Friday, July 17, 2015

In My Own Words: Journeys in Cognitive Dissonance

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Journeys In Cognitive Dissonance: A Tough Month For Progressive Clergy
Tucker Russell



As many readers will know firsthand, one of the struggles we so often face in the LGBT+ community is the tension between being authentic about our God-given sexuality while also holding on to our spiritual identities in an institution that, all too often, is ignorant and hurtful toward us. LGBT+ people of faith live in the tension of trying to participate in two communities that often deeply mistrust one another. In fact, this sense of tension can be felt not only in identities as LGBT+ persons, but also in a range of issues on social justice and equity. This summer has been a particularly tough season for that dissonance.

Even with a couple weeks of breathing room, it’s hard to wrap my head around the historical impact of national developments this summer. It is safe to say that we will remember these events for many years as huge advancements for equality and justice in our nation. The Supreme Court recognized the right of all Americans to marry the persons they love, and upheld expanded access to healthcare and the Fair Housing Act. Meanwhile, even in the midst of our grief, horror and outrage at the vicious hate crime committed at Mother Emanuel AME, it has been heartening to see the nation respond by taking long overdue steps to remove symbols of white supremacy from public grounds. All told, we are a more just, equal and compassionate nation than we were a month ago.

But progressive people of faith have also had to endure the embarrassment and frustration of seeing so many public figures claiming to represent our faith make statements that are shockingly backward and demonstrably untrue. Sen. Ted Cruz, couched in religious language, referred to the Supreme Court rulings as “some of the darkest 24 hours in American History”. Gov. Mike Huckabee warned that God would “withdraw the hand of protection” he has so far blessed the United States with, and a range of other so-called pastors have warned that God is soon to destroy the United States like Sodom and Gomorrah. It’s quite telling that many even attempted to co-opt the tragedy in Charleston, to spin not as a racially motivated crime but as evidence as their paranoid delusion of a “war” on white evangelicals.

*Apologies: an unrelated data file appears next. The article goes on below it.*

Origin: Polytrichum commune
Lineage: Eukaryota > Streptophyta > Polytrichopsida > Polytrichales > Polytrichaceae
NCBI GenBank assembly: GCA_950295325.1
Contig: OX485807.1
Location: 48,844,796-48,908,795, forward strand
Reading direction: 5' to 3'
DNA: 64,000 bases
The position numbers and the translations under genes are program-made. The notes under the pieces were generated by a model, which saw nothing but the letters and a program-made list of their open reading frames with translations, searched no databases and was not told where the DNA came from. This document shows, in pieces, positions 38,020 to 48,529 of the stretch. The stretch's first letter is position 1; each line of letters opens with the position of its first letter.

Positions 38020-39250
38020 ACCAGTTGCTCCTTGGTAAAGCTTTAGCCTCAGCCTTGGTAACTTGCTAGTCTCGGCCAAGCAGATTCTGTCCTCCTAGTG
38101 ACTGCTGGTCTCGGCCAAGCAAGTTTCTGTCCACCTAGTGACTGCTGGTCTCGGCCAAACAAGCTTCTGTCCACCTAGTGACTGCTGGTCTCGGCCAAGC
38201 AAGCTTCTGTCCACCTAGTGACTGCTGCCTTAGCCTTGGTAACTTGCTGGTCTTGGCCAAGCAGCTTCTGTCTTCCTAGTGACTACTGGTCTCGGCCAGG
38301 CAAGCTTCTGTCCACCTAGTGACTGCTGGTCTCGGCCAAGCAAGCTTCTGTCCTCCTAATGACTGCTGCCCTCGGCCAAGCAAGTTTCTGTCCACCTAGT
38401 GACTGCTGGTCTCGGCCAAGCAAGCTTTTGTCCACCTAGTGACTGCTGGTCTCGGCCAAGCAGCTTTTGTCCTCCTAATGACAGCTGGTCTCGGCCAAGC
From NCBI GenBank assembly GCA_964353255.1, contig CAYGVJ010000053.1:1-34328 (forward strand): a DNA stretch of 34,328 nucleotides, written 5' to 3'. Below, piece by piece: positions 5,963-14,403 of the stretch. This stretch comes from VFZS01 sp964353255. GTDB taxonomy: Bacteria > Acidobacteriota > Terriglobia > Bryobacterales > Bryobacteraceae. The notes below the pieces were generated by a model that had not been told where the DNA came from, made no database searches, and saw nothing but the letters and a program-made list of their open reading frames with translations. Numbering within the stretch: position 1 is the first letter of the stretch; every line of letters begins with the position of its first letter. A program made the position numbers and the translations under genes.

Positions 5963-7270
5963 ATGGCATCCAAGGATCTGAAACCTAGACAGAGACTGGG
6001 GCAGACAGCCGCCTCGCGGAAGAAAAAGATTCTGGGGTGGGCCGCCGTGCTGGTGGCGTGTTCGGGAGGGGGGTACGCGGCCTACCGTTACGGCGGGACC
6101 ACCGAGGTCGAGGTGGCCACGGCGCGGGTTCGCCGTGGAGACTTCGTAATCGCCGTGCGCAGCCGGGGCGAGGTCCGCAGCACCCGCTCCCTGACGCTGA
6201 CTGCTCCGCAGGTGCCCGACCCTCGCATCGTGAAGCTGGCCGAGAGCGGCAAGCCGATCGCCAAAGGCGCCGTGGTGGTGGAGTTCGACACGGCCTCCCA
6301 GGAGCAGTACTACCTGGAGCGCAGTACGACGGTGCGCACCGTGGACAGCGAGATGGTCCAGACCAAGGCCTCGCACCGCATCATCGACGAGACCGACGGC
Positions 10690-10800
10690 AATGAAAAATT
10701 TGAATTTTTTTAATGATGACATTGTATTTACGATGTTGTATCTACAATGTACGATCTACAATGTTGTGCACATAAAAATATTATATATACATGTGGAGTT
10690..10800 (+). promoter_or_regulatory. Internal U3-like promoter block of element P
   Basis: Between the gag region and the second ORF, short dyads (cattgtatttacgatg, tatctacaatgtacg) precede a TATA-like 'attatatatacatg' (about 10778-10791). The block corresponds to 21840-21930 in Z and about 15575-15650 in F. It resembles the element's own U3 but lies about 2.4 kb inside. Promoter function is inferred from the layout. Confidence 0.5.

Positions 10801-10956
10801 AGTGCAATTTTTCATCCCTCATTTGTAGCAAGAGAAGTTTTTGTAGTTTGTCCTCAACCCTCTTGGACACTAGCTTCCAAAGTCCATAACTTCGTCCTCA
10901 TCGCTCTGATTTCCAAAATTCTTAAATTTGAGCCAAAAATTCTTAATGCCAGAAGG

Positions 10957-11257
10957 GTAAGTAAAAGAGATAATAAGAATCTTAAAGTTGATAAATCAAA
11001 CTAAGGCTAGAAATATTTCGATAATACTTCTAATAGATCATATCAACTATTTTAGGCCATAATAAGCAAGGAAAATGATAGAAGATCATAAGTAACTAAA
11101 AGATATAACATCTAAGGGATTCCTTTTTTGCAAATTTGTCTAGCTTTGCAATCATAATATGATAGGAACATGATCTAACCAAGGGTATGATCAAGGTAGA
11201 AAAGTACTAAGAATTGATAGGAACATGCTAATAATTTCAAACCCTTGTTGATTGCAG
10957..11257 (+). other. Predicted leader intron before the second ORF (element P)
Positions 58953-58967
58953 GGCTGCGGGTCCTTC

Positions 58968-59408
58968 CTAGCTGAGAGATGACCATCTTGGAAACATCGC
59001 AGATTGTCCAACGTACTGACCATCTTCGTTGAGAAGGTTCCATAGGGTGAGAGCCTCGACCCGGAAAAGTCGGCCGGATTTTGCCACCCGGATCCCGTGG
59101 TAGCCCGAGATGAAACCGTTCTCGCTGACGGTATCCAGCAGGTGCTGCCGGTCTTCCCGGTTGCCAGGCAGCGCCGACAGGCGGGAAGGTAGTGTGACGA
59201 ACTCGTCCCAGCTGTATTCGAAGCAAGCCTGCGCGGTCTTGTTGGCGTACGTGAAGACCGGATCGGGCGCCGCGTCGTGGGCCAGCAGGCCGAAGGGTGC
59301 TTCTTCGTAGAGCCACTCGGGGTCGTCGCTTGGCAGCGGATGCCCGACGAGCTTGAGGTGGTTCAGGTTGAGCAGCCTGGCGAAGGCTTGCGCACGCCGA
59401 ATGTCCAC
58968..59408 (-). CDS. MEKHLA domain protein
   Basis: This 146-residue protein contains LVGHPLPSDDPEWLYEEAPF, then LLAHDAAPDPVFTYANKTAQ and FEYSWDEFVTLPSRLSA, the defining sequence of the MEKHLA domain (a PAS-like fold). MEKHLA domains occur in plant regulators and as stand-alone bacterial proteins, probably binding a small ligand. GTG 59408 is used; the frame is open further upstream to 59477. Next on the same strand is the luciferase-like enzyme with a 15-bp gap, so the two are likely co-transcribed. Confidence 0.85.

Of course it must be recognized that this has risen largely as a consequence of the Church’s own sin of homophobia. The media portrays people of faith in this way because so many of us have chosen to act in this way. Even so, as a progressive, gay clergy person it is quite irksome to see representatives from SPLC-recognized hate groups treated as if they legitimately represent all Christians and every analysis piece on CNN quick to frame the debate as a contest between “gay rights” and “religious liberty” (in spite of the fact that my own denomination, the United Church of Christ, last year brought a successful lawsuit against the state of South Carolina on the grounds that their ban on same-sex marriage violated our religious liberty by forcing our ministers to treat their congregants unequally). It’s equally embarrassing and frustrating to see those same self-appointed representatives of Christianity show a profound lack of education, empathy, and integrity when addressing things like the Charleston murders or the confederate flag.